Olympic mascots Wenlock and Mandeville have become the front-runners in the Labour leadership race. ‘This pair of strange, amorphous, genderless beings are exactly what the party needs,’ said acting leader Harriet Harman, ‘they add colour, diversity and a touch of magic to the leadership campaign.’

The shiny, one eyed mascots launched their bid for the Labour leadership at a school in East London where, like all the other candidates, they proceeded to stand there, flap their arms around a bit and say absolutely nothing.

‘Wenlock is probably favourite to take the post having had greater experience in foreign affairs,’ said BBC political editor Nick Robinson, ‘however, many people believe that Mandeville looks cuter and could be more fun.’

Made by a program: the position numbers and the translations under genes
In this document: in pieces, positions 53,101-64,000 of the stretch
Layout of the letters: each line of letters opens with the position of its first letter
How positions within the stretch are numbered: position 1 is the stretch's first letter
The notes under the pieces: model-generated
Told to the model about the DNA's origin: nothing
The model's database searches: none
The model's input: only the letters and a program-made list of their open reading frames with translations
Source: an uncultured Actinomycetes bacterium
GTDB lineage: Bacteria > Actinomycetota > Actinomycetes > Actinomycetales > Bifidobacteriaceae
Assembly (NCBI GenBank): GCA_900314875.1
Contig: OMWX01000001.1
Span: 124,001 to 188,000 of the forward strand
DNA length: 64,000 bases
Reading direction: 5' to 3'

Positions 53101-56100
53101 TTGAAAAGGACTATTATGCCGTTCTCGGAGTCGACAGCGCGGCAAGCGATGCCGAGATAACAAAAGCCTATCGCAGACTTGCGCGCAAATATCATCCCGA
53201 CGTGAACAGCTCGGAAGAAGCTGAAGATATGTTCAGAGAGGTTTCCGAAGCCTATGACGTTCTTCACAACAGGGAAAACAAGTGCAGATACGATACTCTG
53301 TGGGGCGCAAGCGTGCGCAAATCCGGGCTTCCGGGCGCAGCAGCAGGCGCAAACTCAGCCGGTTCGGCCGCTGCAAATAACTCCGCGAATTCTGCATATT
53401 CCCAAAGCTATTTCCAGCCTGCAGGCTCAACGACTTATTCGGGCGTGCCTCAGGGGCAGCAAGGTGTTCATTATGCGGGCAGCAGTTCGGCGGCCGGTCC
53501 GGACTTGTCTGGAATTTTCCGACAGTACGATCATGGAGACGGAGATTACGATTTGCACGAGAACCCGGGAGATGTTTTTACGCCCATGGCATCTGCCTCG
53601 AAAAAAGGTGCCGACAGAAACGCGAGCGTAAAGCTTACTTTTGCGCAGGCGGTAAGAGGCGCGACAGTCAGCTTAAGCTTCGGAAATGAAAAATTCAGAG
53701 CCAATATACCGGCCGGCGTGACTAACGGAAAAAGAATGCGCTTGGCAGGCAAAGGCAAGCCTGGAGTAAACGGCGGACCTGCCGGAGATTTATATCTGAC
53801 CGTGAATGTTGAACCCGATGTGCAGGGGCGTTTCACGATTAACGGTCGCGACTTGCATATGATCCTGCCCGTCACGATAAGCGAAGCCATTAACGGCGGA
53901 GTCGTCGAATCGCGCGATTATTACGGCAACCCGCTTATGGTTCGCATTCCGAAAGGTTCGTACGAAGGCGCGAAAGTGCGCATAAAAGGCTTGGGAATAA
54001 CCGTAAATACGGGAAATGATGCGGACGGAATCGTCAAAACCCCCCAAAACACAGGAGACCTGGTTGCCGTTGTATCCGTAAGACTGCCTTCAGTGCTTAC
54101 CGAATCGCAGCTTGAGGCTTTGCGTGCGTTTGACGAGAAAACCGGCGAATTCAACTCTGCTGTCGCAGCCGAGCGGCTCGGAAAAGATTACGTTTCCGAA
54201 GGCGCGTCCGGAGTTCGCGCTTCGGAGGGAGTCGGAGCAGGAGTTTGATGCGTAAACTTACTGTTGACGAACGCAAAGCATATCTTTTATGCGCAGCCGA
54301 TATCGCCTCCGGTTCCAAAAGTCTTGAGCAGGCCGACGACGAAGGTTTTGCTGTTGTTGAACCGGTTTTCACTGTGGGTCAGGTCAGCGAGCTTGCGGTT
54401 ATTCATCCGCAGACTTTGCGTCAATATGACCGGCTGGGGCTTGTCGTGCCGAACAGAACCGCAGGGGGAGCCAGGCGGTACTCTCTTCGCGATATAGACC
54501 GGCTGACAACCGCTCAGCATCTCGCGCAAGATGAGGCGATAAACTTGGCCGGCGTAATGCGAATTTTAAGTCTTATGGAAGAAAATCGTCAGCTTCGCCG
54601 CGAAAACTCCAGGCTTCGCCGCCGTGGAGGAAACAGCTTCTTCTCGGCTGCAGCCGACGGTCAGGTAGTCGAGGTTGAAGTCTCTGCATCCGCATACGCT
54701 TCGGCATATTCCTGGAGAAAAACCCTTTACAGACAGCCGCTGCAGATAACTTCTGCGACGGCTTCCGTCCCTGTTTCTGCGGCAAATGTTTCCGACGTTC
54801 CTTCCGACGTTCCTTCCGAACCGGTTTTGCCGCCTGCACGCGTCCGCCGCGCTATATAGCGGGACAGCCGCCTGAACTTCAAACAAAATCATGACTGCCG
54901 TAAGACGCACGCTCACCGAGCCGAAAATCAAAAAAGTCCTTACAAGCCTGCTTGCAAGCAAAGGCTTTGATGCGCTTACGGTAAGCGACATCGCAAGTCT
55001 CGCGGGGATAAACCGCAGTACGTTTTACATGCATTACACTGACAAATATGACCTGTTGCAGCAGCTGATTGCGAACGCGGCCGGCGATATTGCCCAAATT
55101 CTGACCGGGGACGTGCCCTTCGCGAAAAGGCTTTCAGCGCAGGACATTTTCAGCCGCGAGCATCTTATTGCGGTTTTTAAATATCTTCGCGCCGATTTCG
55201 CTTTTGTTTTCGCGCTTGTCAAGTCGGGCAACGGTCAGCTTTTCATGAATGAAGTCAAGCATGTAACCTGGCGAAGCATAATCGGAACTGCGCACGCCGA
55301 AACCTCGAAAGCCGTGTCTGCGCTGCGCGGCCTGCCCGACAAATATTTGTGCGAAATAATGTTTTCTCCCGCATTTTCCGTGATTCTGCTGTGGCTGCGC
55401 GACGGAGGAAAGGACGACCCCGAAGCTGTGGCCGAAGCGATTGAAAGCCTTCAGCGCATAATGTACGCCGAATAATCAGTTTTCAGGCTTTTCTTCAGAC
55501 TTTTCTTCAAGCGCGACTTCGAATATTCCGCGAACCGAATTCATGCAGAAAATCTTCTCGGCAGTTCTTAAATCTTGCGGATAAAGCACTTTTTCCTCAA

Despite being related, both mascots have pledged not to criticise the other. ‘Wenlock and Mandeville love each other very much,’ said their mother, Lord Coe, ‘and they will compete fairly for the Labour leadership, very much in the Olympic tradition.’

The support for Wenlock and Mandeville is seen by many as a direct response to the recent decision by the Conservative Party to adopt their very own fluffy mascot, Nick Clegg. ‘The Labour Party clearly needs a mascot of its own,’ said Lord Mandelson, ‘especially one that I can climb inside and operate myself.’

The arrival of Wenlock and Mandeville has raised expectations that other ‘dark horse’ mascots may also throw their hats into the ring. Other laughable candidates include a running, jumping Big Ben, a giant spinning teapot and Ed Balls.

Lord Mandelson rejected suggestions that the Labour Party might be resistant to another one-eyed leader: ‘They may only have one eye,’ he said, ‘but Wenlock and Mandeville have a singular vision for Britain.’